A great holiday ritual to honor your loved one is by giving your time or financial resources to help others. It can be giving a gift to your loved one’s name, helping others is an admirable way to pay respects to your loved one. Perhaps your loved one had a special cause that was close to their heart, why not offer a scholarship in their name or volunteer your time for that cause during the holidays? Putting your eyes on others is a healthy way to process the pain of your loss during your grief recovery period.

Decorate with the rest of your family

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As a part of many family’s holiday traditions, decorating for the holiday season is something to look forward to partaking. In respect of continuing the tradition despite your loss, you can create new rituals to decorate with the rest of your family. Perhaps it’s decorating a wreath with items that reminded you of your loved one or displaying pictures of happy memories of loved ones; a healing way to grief is to craft with your children or grandchildren.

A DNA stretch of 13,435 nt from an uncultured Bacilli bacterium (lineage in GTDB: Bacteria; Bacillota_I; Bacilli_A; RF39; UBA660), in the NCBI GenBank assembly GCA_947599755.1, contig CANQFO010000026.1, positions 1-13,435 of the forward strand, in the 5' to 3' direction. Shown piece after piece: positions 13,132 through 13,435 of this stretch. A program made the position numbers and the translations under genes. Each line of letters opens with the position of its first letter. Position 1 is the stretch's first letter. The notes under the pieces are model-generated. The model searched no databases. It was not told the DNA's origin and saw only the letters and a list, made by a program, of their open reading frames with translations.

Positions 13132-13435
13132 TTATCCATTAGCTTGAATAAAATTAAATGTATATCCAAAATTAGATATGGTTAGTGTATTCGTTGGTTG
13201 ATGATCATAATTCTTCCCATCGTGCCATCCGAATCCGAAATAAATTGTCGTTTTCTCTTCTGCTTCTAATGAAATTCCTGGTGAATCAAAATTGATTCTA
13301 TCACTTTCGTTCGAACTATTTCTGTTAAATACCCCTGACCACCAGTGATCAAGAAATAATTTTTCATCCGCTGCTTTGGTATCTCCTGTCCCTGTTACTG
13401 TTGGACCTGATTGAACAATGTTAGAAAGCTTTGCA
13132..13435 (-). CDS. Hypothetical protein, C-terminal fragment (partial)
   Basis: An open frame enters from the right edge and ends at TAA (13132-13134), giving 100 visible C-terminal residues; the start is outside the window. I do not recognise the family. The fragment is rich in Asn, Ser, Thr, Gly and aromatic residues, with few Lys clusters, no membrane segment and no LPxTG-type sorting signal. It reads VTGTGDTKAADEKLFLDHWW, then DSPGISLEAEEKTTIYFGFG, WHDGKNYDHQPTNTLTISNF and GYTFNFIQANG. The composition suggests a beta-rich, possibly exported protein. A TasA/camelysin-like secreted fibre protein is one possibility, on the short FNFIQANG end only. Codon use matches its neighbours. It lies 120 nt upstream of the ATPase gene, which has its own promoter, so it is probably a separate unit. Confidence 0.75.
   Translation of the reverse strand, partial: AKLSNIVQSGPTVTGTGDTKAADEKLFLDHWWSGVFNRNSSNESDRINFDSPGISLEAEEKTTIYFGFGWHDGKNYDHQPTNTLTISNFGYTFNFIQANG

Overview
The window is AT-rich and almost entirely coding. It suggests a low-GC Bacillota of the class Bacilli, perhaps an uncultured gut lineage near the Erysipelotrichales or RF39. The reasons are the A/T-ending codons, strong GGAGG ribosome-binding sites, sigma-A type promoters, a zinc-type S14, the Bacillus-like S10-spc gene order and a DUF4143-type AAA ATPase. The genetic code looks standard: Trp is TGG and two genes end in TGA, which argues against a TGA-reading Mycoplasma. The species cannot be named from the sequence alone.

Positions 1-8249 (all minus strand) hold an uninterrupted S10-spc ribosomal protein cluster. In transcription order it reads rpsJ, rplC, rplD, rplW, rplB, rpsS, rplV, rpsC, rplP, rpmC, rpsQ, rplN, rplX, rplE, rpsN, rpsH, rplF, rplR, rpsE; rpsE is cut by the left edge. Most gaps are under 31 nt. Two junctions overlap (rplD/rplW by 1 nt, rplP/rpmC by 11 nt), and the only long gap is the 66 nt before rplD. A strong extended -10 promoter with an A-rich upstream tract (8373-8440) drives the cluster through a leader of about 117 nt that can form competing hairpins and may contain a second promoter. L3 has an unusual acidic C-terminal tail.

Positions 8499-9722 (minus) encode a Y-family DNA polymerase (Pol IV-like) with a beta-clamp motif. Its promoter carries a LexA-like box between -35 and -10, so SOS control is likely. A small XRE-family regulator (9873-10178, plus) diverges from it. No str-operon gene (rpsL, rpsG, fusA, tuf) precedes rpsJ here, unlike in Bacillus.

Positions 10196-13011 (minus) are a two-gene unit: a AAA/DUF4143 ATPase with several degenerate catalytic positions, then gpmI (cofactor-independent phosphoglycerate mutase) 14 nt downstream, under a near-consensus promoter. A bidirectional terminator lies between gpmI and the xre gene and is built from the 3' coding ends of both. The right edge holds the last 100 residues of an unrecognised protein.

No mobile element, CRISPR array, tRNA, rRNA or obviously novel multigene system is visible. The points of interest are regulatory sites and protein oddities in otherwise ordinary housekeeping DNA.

If you want more help and tips to enjoy this holiday season more, you can contact our therapist at the Grief Recovery Center in Houston, TX for more info today.

Start the New Year off right and take control of your mental health with therapy! Here are 6 Reasons to Start Therapy in the New Year to help you address mental health issues, set goals, and develop healthy coping strategies. Learn how therapy can help you create positive change and a better outlook in life.